The Bare Necessities
There are a couple of things that we have to take into consideration right off the bat. When composing on the road we won't have all of the toys of a regular studio. That includes a full size MIDI keyboard, a mixer, outboard gear, or any other peripherals (aside from the ubiquitous mouse). We're going to look at it from a minimal point of view and see how much we can get done.
The Most Important Device
Aside from the computer and software the most important piece of gear is going to be your audio interface. While laptops have some built in audio capability, you will want to spend extra money on a quality unit. Some of these units have pretty good preamps and instrument DI built right in. You never know when one of those 'demo tracks' will end up on the final track. It's important that if you choose to work on the road that you choose a piece of gear suited to traveling. Thankfully, there are tons of choices out there. It all comes down to price and features but you want to consider these carefully. For example, how many inputs do you really need? This is usually a big consideration because more inputs can hike up the price considerably. It also keeps the size of the unit at a minimum since more inputs take up more space. I only have four inputs and that's enough for my needs. If you're a guitar (or bass) player make sure there's a high impedance input so you can record guitar parts right into your DAW. Other considerations are MIDI input/output/thru, phantom power and (hopefully) more than one headphone jack. Some of the higher end models have tons of mixing functions built into their software which makes different headphone mixes possible (e.g. if you're recording vocals). Remember if you use propriety software like Pro Tools, you’ll need a supported device or the software won’t work.
As a multi-instrumentalist, one of the things I hate about working on a laptop is the lack of any musical input device. I've never been much of a manual input guy. For some composers (Ableton Live users and electronic musicians for example) this doesn't pose much of a problem but for most it does. There are two solutions a) you can try and find a manageable and portable input device, and b) make due with the limitations of the software and make the most of it. I usually go with b) because most portable keyboards are only an octave or two (for the portability of course) and that usually isn't enough for me; though there are some great choices out there if you don’t mind carting around another device.
If you're like me and love using a traditional keyboard there are tons of choices out there. Now dubbed USB controllers, these go beyond the traditional keyboard. Some units put together the keyboard, audio inputs/outputs and tons of tactile buttons and knobs. If you're so inclined to take one of these on the road, they're great for use as a master controller. These also interact well with the loop and beat programs mentioned. Keep in mind that even though they are portable, they are another piece of gear that has to be carted around.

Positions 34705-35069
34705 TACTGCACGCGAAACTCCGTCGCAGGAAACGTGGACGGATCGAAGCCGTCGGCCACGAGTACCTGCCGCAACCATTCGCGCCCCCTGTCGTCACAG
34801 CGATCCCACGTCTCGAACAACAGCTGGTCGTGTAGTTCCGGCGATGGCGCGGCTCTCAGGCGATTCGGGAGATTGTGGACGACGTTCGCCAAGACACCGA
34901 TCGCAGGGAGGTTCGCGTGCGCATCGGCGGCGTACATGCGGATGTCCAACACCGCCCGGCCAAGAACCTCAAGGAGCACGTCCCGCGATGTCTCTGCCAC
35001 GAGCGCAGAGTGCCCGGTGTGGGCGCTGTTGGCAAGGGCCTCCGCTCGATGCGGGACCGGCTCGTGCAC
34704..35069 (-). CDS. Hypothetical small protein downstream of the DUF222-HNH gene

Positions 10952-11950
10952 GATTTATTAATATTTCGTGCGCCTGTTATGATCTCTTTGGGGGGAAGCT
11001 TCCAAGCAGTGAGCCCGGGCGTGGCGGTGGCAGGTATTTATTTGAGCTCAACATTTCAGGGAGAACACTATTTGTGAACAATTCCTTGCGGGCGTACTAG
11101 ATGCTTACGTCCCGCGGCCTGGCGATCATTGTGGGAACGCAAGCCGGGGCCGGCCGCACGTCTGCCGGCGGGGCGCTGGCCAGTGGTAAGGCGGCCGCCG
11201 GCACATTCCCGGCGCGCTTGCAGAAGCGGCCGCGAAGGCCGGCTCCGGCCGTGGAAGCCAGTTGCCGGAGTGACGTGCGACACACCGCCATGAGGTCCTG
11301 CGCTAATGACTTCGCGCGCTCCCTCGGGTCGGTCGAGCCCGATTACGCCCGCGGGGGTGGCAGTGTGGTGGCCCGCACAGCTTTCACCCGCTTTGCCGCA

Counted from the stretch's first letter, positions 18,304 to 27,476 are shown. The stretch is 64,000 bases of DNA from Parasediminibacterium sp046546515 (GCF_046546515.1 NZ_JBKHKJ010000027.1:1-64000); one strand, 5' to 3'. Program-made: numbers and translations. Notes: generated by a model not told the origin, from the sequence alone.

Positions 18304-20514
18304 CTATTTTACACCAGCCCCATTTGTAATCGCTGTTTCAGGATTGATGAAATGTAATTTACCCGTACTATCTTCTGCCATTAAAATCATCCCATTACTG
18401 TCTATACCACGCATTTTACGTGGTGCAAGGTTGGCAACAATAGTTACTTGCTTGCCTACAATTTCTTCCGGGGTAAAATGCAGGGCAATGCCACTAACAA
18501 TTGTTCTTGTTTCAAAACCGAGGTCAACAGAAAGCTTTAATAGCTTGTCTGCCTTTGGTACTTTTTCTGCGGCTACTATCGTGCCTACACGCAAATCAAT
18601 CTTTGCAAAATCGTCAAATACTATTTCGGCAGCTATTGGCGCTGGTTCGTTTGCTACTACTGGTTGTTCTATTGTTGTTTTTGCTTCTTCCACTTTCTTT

Built Right In
If you're used to writing on a musical instrument and find yourself lacking when on the road, you may find some usable workarounds in your DAW and some VST instruments. For example there are tons of drum machines that have built in beats and patterns that can be used as song starters. There are also some VST guitar instruments that include built in strumming patterns and chord progressions. I've actually never left these in the final track but found them great for starting songs and working through arrangements. The same goes for keyboard parts and bass lines. The great thing about these instruments is that it's incredibly easy to change the tempo or key at any given time. I use these in the studio all the time. They become invaluable when working with vocalists when we may need experiment with different keys and tempos.
Then there are software programs that have tons of built in songs to start. Band in the Box has tons of built in songs, progressions and styles. While some of the styles are better than others, these work great as song starters and idea generators. It's incredibly easy to input your own chords into a given style and output it to your DAW. It's also possible to change the style of separate parts of the arrangement. The best thing is that can easily be done anywhere and there is no extra gear needed. You can even output it to .wav and email it off to your writing partners.
Be careful when sending out unfinished tracks. Not everybody may understand the meaning of the word 'demo'!! Getting unfinished material into the wrong hands may not do your credibility much good.Reason for Loops